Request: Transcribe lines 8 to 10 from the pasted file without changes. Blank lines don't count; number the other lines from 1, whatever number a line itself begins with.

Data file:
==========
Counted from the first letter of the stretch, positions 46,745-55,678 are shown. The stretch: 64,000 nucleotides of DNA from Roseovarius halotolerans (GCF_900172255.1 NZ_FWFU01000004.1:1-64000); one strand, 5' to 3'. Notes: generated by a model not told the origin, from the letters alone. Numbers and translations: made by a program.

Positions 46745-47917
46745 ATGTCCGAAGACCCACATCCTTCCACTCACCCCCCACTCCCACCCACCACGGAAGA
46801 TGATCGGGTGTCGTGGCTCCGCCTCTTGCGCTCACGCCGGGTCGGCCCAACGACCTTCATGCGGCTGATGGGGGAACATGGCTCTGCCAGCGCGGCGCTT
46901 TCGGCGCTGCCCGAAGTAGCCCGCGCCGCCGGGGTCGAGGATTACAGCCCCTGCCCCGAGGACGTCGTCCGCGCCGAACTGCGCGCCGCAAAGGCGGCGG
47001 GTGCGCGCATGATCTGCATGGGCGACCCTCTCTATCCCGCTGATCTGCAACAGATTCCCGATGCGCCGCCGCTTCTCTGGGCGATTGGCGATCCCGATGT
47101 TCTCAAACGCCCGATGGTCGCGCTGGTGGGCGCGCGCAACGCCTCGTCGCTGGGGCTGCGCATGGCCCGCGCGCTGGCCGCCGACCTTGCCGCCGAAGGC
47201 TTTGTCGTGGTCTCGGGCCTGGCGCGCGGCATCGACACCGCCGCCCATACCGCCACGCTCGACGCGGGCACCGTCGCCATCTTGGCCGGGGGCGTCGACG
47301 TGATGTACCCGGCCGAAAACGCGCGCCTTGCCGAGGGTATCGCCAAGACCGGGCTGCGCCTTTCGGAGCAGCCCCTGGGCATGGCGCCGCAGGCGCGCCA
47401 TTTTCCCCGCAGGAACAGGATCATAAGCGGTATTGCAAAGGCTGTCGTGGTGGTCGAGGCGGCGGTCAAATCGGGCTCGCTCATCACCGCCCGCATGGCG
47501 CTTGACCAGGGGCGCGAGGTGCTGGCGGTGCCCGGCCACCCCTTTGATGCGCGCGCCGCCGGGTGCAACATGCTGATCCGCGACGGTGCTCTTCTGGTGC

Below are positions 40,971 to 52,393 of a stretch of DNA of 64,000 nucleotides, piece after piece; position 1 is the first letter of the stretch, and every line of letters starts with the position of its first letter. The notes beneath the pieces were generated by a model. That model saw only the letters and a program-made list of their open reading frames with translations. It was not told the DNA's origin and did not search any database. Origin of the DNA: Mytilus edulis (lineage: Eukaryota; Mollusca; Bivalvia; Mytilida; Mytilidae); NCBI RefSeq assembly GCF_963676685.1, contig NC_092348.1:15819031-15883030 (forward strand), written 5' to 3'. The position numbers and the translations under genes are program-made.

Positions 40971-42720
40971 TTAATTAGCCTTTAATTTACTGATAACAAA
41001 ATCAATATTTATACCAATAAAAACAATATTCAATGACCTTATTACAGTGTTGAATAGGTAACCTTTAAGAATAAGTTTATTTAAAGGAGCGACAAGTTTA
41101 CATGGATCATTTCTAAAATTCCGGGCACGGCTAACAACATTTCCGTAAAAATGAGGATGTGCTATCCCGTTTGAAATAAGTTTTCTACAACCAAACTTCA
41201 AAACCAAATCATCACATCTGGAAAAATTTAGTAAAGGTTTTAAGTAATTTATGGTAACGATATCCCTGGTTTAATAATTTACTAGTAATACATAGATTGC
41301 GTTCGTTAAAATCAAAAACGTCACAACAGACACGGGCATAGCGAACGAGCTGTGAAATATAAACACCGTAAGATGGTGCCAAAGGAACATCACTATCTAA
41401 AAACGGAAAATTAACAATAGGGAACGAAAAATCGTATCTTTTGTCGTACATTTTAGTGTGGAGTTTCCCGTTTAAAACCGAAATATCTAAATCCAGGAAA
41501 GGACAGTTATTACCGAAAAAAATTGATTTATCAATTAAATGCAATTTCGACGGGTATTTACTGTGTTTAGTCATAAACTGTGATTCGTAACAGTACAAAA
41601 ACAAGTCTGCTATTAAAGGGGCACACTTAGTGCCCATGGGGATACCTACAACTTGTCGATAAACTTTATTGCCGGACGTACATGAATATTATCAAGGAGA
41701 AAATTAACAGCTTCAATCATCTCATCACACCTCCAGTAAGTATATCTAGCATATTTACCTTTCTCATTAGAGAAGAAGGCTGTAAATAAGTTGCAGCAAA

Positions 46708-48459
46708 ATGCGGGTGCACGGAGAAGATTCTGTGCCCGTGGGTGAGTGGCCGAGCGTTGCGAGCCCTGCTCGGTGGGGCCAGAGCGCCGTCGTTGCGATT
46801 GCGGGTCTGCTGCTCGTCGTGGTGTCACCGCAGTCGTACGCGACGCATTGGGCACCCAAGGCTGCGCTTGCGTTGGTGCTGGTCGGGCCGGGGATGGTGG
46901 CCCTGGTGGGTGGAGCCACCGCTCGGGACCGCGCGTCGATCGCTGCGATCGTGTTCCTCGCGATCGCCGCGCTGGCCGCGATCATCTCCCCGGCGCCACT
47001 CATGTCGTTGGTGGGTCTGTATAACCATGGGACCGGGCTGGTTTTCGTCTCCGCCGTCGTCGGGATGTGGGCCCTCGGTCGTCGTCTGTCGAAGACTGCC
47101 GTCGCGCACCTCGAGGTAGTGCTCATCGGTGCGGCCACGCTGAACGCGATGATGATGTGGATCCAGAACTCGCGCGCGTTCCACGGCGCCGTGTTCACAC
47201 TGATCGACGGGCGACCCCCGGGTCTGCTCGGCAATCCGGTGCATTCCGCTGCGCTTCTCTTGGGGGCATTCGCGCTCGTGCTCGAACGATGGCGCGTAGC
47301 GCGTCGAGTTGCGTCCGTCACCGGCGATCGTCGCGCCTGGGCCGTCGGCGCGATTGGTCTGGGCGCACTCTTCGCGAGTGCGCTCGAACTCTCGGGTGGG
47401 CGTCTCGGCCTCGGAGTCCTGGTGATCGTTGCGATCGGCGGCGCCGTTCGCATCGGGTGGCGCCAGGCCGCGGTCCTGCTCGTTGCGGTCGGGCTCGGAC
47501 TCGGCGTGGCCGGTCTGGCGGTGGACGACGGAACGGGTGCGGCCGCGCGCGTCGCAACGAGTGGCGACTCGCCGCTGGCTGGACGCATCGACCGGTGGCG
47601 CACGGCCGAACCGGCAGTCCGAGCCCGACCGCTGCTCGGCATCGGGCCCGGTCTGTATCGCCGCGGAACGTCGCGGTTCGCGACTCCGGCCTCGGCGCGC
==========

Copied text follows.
47201 TTTGTCGTGGTCTCGGGCCTGGCGCGCGGCATCGACACCGCCGCCCATACCGCCACGCTCGACGCGGGCACCGTCGCCATCTTGGCCGGGGGCGTCGACG
47301 TGATGTACCCGGCCGAAAACGCGCGCCTTGCCGAGGGTATCGCCAAGACCGGGCTGCGCCTTTCGGAGCAGCCCCTGGGCATGGCGCCGCAGGCGCGCCA
47401 TTTTCCCCGCAGGAACAGGATCATAAGCGGTATTGCAAAGGCTGTCGTGGTGGTCGAGGCGGCGGTCAAATCGGGCTCGCTCATCACCGCCCGCATGGCG